Our objective was to determine the percentage of opioid overdose events among medical and surgical inpatient admissions, and to identify risk factors associated with these events.
We searched PubMed and CINAHL databases from inception through July 30, 2017 and identified additional studies from reference lists and other reviews. Articles were included if they reported original research on the rate of opioid overdoses or opioid-related adverse events, and the adverse events occurred in a general medical hospital during an inpatient stay. We extracted information on study population, design, results, and risk for bias using the Newcastle-Ottawa Quality Assessment Scale. We performed this review in accordance with recently suggested standards and report our findings as per the Meta-Analyses and Systematic Reviews of Observational Studies guidelines.
Thirteen studies met our eligibility criteria. The percentage of opioid overdoses ranged from 0.06% to 2.50% of hospitalizations. The majority of studies used only 1 method of event detection. Risk factors for overdose included older age, infancy, medical comorbidity, substance use disorder diagnosis, combining opioids with other sedatives, and admission to hospitals with higher opioid-prescribing rates.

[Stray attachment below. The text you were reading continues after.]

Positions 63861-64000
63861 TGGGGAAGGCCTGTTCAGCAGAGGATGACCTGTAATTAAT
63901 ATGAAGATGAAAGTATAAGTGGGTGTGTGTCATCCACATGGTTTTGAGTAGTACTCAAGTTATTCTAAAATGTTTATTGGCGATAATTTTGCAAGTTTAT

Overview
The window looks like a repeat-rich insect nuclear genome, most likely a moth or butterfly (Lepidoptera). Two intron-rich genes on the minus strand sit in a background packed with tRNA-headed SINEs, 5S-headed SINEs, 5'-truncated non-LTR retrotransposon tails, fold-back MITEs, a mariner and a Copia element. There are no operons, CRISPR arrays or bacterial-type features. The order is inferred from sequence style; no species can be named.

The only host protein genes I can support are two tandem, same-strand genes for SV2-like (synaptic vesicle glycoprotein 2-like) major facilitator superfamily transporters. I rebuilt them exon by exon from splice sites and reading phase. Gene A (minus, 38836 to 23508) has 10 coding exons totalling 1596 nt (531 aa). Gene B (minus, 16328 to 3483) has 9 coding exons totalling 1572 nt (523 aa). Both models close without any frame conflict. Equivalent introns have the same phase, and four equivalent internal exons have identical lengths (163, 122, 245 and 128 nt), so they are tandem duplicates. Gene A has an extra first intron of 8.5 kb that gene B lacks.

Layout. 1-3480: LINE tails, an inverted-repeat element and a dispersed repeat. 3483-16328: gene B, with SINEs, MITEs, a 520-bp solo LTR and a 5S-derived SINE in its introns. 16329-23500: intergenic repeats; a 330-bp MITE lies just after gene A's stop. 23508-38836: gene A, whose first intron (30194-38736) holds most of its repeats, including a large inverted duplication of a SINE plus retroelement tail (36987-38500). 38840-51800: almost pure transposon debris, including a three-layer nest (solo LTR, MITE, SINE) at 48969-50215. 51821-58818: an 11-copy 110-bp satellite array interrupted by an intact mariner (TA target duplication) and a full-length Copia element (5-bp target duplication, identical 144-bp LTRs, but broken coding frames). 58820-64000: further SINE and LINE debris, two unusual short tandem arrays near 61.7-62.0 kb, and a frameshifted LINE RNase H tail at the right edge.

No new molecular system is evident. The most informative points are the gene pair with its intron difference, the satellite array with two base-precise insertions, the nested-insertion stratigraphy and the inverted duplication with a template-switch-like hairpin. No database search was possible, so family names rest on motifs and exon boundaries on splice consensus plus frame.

Opioid overdose in the inpatient setting is a serious preventable harm and is likely underestimated in much of the current literature. Improved detection methods are needed to more accurately measure the rate of inpatient opioid overdose. Refined estimates of opioid overdose should be used to drive safety and quality improvement initiatives in hospitals.